NPR-inspired a capella concert in Evanston to feature historical anthems, Northwestern alums

The+ensemble+of+Chicago+a+capella.+The+vocal+group+will+be+performing+%E2%80%9CAmerican+Anthem%E2%80%9D+on+Oct.+26+at+Nichols+Concert+Hall.
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NPR-inspired a capella concert in Evanston to feature historical anthems, Northwestern alums

The ensemble of Chicago a capella. The vocal group will be performing “American Anthem” on Oct. 26 at Nichols Concert Hall.

The ensemble of Chicago a capella. The vocal group will be performing “American Anthem” on Oct. 26 at Nichols Concert Hall.

Photo courtesy Jennifer Girard

The ensemble of Chicago a capella. The vocal group will be performing “American Anthem” on Oct. 26 at Nichols Concert Hall.

Photo courtesy Jennifer Girard

Photo courtesy Jennifer Girard

The ensemble of Chicago a capella. The vocal group will be performing “American Anthem” on Oct. 26 at Nichols Concert Hall.

Jennifer Zhan, Reporter

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As a music director for Chicago a capella, Patrick Sinozich (Bienen ’88) always hopes an audience leaves a show thinking that the group sounds great. But for his vocal ensemble’s latest concert series, he wants performances to deliver beyond sound quality alone — he also wants them to be “thought-provoking.”

The 10-person ensemble will give its third performance of “American Anthem: Songs that Challenge, Unite and Celebrate,” at Nichols Concert Hall at 3 p.m. on Oct. 26. The show is inspired by and named after an ongoing NPR series that explores music underscoring key moments in the nation’s history.

Sinozich describes an anthem as a song that “excites, inspires and educates.” According to Sinozich, “American Anthem” features a wide range of music throughout history, from traditional patriotic tunes to rallying songs from movements for civil, LGBTQ and women’s rights.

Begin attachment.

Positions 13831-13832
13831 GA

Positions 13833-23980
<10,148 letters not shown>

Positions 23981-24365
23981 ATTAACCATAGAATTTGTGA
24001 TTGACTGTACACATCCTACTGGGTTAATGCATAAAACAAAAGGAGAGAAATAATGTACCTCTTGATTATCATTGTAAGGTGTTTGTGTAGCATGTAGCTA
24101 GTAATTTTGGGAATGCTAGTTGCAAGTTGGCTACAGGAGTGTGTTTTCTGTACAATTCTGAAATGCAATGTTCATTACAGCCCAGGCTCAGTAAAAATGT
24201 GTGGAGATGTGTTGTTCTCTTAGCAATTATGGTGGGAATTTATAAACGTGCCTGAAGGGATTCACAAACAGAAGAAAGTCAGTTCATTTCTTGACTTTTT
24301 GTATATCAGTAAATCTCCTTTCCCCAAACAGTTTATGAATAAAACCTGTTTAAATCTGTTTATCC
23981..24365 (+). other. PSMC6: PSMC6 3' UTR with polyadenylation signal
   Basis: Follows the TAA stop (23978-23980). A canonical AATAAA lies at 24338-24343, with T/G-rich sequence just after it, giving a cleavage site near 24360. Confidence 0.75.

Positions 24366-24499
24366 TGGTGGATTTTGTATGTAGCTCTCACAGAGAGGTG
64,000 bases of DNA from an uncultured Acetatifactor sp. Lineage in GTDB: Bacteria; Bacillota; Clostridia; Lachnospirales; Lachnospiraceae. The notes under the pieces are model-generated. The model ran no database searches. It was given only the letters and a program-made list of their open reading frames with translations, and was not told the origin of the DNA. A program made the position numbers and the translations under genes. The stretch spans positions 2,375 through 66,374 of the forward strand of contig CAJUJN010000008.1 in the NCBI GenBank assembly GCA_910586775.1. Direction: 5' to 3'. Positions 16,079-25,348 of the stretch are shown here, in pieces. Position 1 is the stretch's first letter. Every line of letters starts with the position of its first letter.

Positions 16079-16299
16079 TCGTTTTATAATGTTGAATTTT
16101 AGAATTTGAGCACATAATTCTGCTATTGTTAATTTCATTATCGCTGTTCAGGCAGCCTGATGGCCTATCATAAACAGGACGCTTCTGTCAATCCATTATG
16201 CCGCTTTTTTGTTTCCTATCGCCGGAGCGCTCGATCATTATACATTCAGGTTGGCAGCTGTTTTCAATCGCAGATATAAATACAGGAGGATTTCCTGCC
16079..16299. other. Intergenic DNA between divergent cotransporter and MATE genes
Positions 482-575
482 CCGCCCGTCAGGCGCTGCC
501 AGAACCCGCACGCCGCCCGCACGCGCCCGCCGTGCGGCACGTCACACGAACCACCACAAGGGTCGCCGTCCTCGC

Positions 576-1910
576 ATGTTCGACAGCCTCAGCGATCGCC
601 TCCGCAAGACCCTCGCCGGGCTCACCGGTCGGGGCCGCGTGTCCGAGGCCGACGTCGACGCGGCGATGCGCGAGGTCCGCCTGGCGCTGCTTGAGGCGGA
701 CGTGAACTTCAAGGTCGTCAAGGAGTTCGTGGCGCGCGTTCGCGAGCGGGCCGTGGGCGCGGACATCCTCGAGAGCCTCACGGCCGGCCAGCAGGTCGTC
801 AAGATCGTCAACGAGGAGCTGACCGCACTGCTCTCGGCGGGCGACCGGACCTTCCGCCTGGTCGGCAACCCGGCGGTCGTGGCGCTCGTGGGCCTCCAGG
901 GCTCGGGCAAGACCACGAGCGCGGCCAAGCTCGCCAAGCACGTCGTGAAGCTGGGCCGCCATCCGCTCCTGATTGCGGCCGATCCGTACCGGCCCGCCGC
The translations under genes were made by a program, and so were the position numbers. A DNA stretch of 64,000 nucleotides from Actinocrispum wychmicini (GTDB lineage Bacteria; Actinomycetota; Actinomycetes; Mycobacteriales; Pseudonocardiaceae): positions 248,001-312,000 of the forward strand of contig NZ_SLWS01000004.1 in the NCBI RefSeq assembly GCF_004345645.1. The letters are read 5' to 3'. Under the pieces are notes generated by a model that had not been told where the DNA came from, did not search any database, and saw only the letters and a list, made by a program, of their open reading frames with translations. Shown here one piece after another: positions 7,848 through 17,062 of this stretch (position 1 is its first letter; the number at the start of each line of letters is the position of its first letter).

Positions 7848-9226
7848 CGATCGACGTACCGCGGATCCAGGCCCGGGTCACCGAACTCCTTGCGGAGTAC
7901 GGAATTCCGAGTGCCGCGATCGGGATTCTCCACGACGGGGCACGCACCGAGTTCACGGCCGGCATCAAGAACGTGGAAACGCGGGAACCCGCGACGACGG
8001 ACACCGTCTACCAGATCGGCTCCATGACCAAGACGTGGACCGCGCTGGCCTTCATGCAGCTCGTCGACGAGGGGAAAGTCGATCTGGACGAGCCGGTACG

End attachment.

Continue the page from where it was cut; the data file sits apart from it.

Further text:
“The rehearsal process was kind of contained, and we weren’t really sure how people would react,” ensemble member Emily Price (Bienen ’02) said. “Once we put the music in front of an audience, different songs connected with different people. Feeling that energy from the audience has been really, really awesome.”

The concert includes short monologues by singers that provide historical context. Sinozich said these introductions can either support or challenge the next piece, giving the audience room for their own interpretation.

Ensemble member Chelsea Lyons (Bienen ’17) said that group’s program coordinator Kathryn Kamp came up with the concert concept and shared materials, including episodes from the NPR series, to help singers understand and prepare for the show.

Price said many songs featured were not specifically written to be anthems. For example, the spiritual “Lift Every Voice And Sing,” an anthem of the African American community, was originally written as a poem.

“That’s what I find so fascinating about going through all of these songs in one program covering such a vast amount of time – how a song someone might have written just from their heart can make people feel seen or inspire them to stand up for their rights,” Price said.

Lyons said for her, one of the most moving moments of the show is an all-female rendition of “Quiet,” a MILCK song that served as an anthem during the 2017 Women’s March on Washington.

Lyons added that after performing “Quiet” in Oak Park, five or six women in the audience rose from their seats, applauding. A woman in the front row, she said, was in tears.

“I could tell that our performance had meant so much to that audience,” Lyons said. “Everybody in that room (was) at some point probably affected by sexual assault, whether it was themselves or a loved one. The piece really resonated with them that day, and since then that’s kind of been the highlight of the program for me.”

Lyons said it’s disappointing that many of the “politically and socially motivated” songs in the show are still relevant today.

She said she hopes audiences take away the idea that the country has come a long way but needs to go even further.

“These anthems are part of our history, but they’re also a huge part of our future,” Lyons said. “They need to continue to be a part of us moving forward so that we can continue to make changes for the better in our society, culture, economy, politics, and ultimately who we are as Americans.”

Email: jenniferzhan2022@u.northwestern.edu
Twitter: @jenniferzhann

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